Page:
Historic Japanese Ceilings Made With 400 Year Old Samurai Blood

In some temples throughout the city of Kyoto there are ceilings made with wood stained by the blood of warriors. The blood dates back over 400 years to a historical event that took place after the end of the feudal age.

In the 1590s the rule of the entire area of Japan was consolidated under Toyotomi Hideyoshi. After Hideyoshi’s death, the rule was taken over by his nephew but his authority fell into disarray, leaving him prone to challengers. One of these challengers was Ieyasu Tokugawa, who commissioned a loyal samurai — Torii Mototada — to protect a castle while he continued on his conquest.

traverseworld.com
traverseworld.com

Mototada refused to abandon his post once it became under attack, and eventually surrendered after thwarting off a large number of attackers. Mototada and his faction of samurais committed suicide with honor by thrusting their swords into their stomachs. The blood saturated the wooden floor, imprinting the shapes of various body parts including hands, faces, and feet.

Eventually the castle was destroyed and the materials were used to build other temples around Kyoto. The blood stained floorboards were specifically used in the ceilings of many of the temples, and can still be seen today.

Next Article
ADVERTISEMENT
  • Missing Couple Found Frozen After 75 Years

    On August 15, 1942 Marcelin and Francine Dumoulin, a Swiss married couple who were also parents to seven children, walked up to a mountain pasture near Chandolin, Switzerland to feed their cows. This was a rare excursion for the couple to take together, since Francine was often pregnant and could not usually make the climb....

    Read More
  • 27 Contact Lenses Found Lodged in One Woman’s Eye

    The biggest nightmare for wearers of contact lenses came true for one British woman late last year. The 67-year-old went in for cataract surgery at Solihull Hospital in England last November. In addition to the cataracts, she also complained of pain in her right eye, which she assumed was caused by dry eyes or old...

    Read More
  • Was Jane Austen Poisoned?

    In July of 1817, popular novelist Jane Austen died. This writer of such perennial favorites as Pride and Prejudice and Emma was only 41, and she did not have a history of health problems. As medical science was not very advanced in the 1800s, no one knows what killed her, though Addison’s disease and lymphoma...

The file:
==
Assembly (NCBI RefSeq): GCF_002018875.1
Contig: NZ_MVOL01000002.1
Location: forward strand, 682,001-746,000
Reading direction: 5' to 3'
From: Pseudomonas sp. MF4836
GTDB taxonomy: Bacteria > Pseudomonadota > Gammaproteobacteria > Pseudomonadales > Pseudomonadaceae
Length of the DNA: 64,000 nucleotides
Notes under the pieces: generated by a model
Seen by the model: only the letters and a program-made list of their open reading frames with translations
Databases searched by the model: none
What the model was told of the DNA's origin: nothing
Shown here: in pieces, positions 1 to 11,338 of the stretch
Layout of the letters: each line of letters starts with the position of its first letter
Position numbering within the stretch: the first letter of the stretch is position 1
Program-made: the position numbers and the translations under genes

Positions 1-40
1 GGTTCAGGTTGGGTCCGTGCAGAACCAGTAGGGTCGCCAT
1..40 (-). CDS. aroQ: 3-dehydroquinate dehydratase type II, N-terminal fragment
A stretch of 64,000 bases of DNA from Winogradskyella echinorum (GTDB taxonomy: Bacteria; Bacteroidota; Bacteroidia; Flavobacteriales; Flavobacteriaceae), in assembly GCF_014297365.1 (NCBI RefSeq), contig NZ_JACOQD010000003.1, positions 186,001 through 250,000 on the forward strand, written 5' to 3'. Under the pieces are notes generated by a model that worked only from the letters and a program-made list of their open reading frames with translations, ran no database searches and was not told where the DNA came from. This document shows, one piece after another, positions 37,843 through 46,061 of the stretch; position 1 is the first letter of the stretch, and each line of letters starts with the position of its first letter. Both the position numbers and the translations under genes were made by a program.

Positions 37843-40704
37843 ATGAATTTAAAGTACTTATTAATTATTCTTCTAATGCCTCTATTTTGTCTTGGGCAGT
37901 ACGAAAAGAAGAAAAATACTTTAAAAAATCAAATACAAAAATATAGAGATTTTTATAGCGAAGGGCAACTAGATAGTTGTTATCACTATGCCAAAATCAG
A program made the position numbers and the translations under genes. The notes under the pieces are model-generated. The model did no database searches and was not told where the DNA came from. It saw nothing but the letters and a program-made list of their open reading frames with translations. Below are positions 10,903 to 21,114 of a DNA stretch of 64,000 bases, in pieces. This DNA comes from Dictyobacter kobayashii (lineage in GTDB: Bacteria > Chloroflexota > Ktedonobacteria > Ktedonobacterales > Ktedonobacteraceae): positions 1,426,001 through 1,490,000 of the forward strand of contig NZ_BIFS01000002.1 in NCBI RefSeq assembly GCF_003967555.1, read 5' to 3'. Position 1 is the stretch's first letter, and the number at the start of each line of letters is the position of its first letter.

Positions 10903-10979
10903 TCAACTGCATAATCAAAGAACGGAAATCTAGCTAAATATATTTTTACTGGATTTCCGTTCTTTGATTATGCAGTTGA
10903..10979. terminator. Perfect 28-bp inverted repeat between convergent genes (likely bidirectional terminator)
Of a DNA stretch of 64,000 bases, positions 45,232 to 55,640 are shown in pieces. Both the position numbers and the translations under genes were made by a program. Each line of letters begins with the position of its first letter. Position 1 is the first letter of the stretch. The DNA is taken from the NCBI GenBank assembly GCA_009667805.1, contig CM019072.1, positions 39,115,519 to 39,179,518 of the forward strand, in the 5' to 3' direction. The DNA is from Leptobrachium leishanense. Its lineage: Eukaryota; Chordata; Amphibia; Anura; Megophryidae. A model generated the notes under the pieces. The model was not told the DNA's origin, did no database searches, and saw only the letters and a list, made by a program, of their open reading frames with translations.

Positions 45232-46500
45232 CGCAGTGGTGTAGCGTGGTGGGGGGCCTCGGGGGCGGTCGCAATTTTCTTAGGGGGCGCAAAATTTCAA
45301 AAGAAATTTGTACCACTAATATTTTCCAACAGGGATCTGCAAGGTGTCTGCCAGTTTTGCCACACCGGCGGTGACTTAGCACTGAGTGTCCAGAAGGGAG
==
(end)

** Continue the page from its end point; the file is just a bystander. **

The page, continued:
Read More
  • The Man Who Tried to Raise the Perfect Wife

    Finding a wife was difficult in the 18th century. There was no online dating, and strict social controls made it difficult for members of the opposite sex to get to know one another. But things were especially hard for a man named Thomas Day, and he came up with a novel, though cruel, way to...

    Read More
  • Giant Iceberg Breaks Free in Antarctica

    Sometime between July 10th and July 12th, a giant iceberg broke free from Antarctica, wreaking havoc on shipping lanes in the area while it breaks up into smaller pieces. It broke off from the Larsen C Ice Shelf, automatically reducing that shelf’s area by 12% when it did so. Larsen C is now at its...

    Read More
  • The Worst Husband in British History

    By all accounts, Mary Eleanor Bowes should have had a happy life. She was born into one of the wealthiest families in England, as her father was the wealthy mine owner George Bowes. She was an only child, and she was much cherished by her parents. However, when her father unexpectedly died in 1760 when...

    Read More
  • The Papin Sisters and France’s Most Gruesome Murder Case

    Life seemed to be against the Papin sisters, Christine and Lea, from the time of their births, in 1905 and 1911 respectively. They were born into a highly dysfunctional family. Their mother reportedly had affairs, and their father was an abusive alcoholic. Their mother never showed them any affection, and was so mentally unstable that...

    Read More
  • The Legend of Spring-Heeled Jack

    Despite the many advances in science and industry that took place in Victorian England, that time period was till full of superstition and paranormal belief. Many people still believed in fairies, phrenology and spiritualism- all things that have since been proven false. Quite a few people also believed in a devil-man called Spring-Heeled Jack. The...

    Read More